Medical Obstacles Overcome (part 2)
Jan 07, 2015 05:02PM
● By Dia
A brave 8-year-old tackles rare blood disorder
The last day of school before summer break ended like any other. In June 2013 8-year-old Braden Allison left class and headed over to a friend’s house in his neighborhood to play outside. When Braden’s mom, Jill, picked him up, she knew something was wrong. As he tried to get into the car, Braden told his mom that his legs hurt so bad, he couldn’t move them. They returned home, where the pain of shifting positions while seated brought Braden to tears. Jill thought Braden had simply hurt himself while playing. But over the next few days, Braden began to run a fever.
After two trips to the doctor and one phone call to a pediatrician friend, Jill took Braden to Cook Children’s Hospital, where he was promptly admitted and given a course of IV antibiotics—the doctor assumed the young boy was suffering from an infection. But many tests administered over the next two weeks revealed nothing wrong. They called in another doctor for a second consult, and as Jill recalls, “I will never forget her saying, ‘I wonder if he has HLH?’”
Hemophagocytic lymphohistiocytosis, or HLH, is a rare blood disease in which the immune system goes into overdrive. Cases of HLH begin with the patient fighting a normal infection or virus. The immune system begins by targeting bad cells, but eventually starts attacking the good ones, too. “It is impossible to know when exactly this took over [Braden’s body] or what the initial illness even was,” Jill said. “But it is life-threatening if not treated.”
After a blood test and a bone-marrow test, the hematologist confirmed Braden had HLH. Meanwhile, Braden had gotten so ill he to be admitted to the ICU. They started him on chemotherapy and steroids that night. While HLH isn’t cancer, a side effect of chemotherapy treats the illness. It shuts down the immune system, which allows it to reset. Thankfully, this treatment worked for Braden, who faced a bone-marrow transplant if it did not.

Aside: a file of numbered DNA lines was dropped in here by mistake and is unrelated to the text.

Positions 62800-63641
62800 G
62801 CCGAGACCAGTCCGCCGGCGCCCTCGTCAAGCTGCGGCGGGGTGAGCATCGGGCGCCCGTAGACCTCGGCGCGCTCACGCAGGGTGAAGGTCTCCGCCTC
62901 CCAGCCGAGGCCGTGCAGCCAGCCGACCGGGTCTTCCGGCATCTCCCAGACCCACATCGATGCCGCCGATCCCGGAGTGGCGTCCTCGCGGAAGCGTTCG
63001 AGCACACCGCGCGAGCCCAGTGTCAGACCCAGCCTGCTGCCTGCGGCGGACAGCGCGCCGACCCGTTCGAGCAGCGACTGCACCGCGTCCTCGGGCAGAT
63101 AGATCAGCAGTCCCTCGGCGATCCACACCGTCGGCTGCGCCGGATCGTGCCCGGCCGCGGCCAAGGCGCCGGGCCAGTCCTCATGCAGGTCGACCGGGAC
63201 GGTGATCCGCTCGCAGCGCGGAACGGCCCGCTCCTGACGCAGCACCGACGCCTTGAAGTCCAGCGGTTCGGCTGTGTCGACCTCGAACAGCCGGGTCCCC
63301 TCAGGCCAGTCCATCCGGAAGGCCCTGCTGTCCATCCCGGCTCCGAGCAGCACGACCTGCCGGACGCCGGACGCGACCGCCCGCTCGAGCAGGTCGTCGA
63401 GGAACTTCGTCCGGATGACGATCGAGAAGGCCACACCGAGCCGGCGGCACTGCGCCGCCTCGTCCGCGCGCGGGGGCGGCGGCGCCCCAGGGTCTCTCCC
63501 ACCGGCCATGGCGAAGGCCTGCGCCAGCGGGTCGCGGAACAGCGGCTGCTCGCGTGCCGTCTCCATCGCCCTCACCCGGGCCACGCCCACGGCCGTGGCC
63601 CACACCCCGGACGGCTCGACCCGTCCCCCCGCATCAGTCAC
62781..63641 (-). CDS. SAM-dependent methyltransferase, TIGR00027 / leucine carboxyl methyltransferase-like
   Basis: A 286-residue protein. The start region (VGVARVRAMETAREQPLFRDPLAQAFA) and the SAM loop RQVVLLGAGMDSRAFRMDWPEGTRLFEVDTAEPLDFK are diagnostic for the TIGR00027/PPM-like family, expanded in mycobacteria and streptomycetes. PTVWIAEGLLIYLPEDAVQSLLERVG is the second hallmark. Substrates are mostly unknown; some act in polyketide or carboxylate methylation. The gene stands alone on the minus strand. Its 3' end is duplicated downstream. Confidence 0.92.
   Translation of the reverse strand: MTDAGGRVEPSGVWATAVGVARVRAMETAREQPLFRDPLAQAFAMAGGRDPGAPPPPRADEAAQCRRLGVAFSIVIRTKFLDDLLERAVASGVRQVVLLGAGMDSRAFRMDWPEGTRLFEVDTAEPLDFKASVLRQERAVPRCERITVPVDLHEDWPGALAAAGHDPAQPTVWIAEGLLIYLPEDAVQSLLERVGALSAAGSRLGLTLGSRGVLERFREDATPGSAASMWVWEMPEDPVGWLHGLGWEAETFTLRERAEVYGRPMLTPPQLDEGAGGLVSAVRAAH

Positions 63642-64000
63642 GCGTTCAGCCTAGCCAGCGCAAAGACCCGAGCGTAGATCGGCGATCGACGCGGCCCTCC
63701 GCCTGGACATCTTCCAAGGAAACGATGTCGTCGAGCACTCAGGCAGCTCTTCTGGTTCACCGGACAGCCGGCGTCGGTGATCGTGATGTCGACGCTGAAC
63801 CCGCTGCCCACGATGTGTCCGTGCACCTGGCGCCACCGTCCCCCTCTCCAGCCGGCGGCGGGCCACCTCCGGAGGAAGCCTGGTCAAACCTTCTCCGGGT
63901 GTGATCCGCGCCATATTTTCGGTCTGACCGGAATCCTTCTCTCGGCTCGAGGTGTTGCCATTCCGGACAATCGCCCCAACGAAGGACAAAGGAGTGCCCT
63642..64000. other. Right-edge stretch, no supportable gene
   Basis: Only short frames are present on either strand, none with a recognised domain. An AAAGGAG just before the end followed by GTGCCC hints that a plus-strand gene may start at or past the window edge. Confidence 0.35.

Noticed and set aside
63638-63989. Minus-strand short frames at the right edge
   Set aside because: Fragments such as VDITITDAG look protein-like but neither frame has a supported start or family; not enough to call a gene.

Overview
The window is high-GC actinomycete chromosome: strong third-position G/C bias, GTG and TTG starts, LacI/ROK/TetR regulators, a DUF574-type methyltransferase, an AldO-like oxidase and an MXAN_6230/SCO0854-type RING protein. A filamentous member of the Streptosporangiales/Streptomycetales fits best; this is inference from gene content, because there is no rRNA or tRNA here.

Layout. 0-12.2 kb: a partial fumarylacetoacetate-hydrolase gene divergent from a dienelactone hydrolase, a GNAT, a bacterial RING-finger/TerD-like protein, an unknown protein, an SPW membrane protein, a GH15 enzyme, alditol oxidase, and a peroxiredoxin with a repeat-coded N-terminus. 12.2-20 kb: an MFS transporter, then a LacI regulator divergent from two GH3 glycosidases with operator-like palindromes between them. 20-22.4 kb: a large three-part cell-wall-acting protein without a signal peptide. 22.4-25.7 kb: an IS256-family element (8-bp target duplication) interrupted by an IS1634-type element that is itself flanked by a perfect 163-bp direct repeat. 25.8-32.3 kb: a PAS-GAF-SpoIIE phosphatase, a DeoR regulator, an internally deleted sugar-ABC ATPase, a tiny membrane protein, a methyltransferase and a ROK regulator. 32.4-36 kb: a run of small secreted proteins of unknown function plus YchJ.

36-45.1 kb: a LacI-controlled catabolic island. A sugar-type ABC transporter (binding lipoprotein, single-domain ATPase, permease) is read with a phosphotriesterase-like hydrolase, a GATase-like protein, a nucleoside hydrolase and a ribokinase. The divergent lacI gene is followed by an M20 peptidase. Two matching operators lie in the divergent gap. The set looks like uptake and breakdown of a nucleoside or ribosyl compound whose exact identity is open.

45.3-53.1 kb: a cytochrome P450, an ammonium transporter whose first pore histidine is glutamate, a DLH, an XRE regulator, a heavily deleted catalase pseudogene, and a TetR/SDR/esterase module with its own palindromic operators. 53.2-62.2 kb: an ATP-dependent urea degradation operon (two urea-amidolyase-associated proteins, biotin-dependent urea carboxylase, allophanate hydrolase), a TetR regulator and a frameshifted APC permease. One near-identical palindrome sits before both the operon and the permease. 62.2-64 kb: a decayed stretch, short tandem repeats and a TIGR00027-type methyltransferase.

After four days in ICU, Braden started improving, and he moved to the hematology/oncology floor for the next two weeks. He spent 32 days at Cook Children’s before he was finally able to return home.
“The Cook Children’s staff saved Braden’s life,” Jill says, noting that they relied on Cook Children’s throughout the recovery process. “The staff at the Cook Children’s Hematology/Oncology clinic in Grapevine played an important role. Everyone in the clinic was so nice and accommodating from the minute we walked in. We felt like part of the family there right away.”
For Braden, the best thing about beating HLH was that he was able to watch his favorite football team play again—the Carroll Dragons. Because his immune system was compromised, Braden missed much of his second grade year, and in addition, couldn’t attend events such as football games. However, the school worked with the family to ensure Braden could become the vibrant third grader he is today—a third grader who not only gets to play his favorite sport, football, but also cheer on his favorite team.
Nine-year-old Braden Allison, says that for “as long as he can remember,” he has been a Southlake Dragon fan. “I love that they are so good at all the sports they play.”
An avid football player himself, Braden was forced to take some time off a few years ago. A rare blood disorder, HLH, landed him in the hospital in 2013, and as a result Braden underwent chemotherapy. During that time Braden was granted a wish from the Make A Wish Foundation. His wish was to travel to the big game Feb. 1, so he and his family packed up and headed to Arizona this past month to cheer on his second favorite football team.